Not all masks are equal

Comparing Surgical Masks and Surgical N95 Respirators

The FDA regulates surgical masks and surgical N95 respirators differently based on their intended use.

Picture of a surgical mask

A surgical mask is a loose-fitting, disposable device that creates a physical barrier between the mouth and nose of the wearer and potential contaminants in the immediate environment. These are often referred to as face masks, although not all face masks are regulated as surgical masks. Note that the edges of the mask are not designed to form a seal around the nose and mouth.

Photo of N95 respirator

An N95 respirator is a respiratory protective device designed to achieve a very close facial fit and very efficient filtration of airborne particles. Note that the edges of the respirator are designed to form a seal around the nose and mouth. Surgical N95 Respirators are commonly used in healthcare settings and are a subset of N95 Filtering Facepiece Respirators (FFRs), often referred to as N95s.


Centuries ago the situation was different. The mask and costume that we know from an Italian commedia dell’arte character called Il Medico della Peste (The Doctor of the Pest) references a medical mask and gown costume that was developed by a French physician, Charles de Lorme, around 1620,“… intended to prevent a doctor from becoming ill with bubonic plague when visiting sick patients in quarantine.” The long nose of the mask was filled with herbs meant to purify the air. The overall effect was probably sufficiently scary to keep everyone at a safe distance. The original concept of “social distancing.”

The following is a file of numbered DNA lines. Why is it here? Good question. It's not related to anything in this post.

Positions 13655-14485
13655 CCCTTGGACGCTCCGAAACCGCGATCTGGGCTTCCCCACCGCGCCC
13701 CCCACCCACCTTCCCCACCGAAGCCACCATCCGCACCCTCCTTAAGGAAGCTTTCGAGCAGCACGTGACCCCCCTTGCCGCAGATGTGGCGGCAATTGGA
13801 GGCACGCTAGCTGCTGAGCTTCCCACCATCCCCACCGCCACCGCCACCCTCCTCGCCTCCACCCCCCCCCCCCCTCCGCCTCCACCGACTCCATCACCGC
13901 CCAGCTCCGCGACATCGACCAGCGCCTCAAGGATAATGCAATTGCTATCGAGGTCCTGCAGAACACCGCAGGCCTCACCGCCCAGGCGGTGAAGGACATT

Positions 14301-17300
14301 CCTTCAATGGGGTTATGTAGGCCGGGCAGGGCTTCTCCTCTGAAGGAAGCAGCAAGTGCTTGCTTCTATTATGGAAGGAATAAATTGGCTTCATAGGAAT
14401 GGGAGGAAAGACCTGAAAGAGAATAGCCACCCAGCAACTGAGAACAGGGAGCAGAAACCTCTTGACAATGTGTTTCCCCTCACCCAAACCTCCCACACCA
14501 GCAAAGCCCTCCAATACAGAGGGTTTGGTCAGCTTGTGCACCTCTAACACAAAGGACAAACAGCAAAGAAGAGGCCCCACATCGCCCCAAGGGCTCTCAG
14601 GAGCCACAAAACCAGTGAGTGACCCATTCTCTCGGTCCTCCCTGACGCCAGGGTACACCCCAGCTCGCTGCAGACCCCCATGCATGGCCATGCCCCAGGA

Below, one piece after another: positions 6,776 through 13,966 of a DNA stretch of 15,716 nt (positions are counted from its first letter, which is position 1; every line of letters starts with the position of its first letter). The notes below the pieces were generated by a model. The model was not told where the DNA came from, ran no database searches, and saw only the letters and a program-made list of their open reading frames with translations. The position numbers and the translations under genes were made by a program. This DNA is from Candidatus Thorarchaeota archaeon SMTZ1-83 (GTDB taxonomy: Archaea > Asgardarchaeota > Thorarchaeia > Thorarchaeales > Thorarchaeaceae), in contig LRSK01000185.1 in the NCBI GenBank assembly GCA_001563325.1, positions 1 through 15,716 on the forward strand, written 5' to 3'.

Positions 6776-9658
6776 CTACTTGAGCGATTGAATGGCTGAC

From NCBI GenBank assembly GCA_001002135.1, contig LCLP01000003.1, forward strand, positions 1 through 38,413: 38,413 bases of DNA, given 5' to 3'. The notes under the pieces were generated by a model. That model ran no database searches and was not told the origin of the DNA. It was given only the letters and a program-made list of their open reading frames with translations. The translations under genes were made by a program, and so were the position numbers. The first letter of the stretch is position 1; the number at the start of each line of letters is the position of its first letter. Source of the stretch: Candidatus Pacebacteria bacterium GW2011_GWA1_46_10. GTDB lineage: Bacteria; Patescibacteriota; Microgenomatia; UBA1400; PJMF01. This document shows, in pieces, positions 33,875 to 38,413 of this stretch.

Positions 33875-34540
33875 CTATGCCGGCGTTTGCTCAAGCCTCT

This is also a popular mask seen at the annual Carnival of Venice.

Masquerades for Social Purposes

Venetians not only wore masks (like those shown) during the week of Carnival, they continued to wear them through Lent and beyond at the theater, in gambling halls and brothels, and in public marketplaces and private homes.

However, an in-depth analysis of Venice in the seventeenth and eighteenth centuries, Boston University historian James H. Johnson shows that “Venetian masking served a conservative social function, rather than …a public health one.” 

Masking, Johnson argues, had become a way to allow Venetians of all classes to intermingle socially, economically, and culturally, and it also allowed those from different socio-economic groupings in search of love and physical intimacy to encounter each other in public spaces. 

The patrician class, masking, and Venetian Republicanism were all abolished in 1797 when Napoleon Bonaparte conquered the Serene Republic and enforced the egalitarian principles of the French Revolution.

The #quarantini shown in the photo is the Masquerade cocktail, a close cousin to the always popular drink, the Cosmopolitan

Patrick (Paddy) Moore

Patrick (Paddy) Moore is the author of the series Quarantinis, Eh? featuring cocktails that commemorate the COVID-19 pandemic of 2020-2021.

Recommended Articles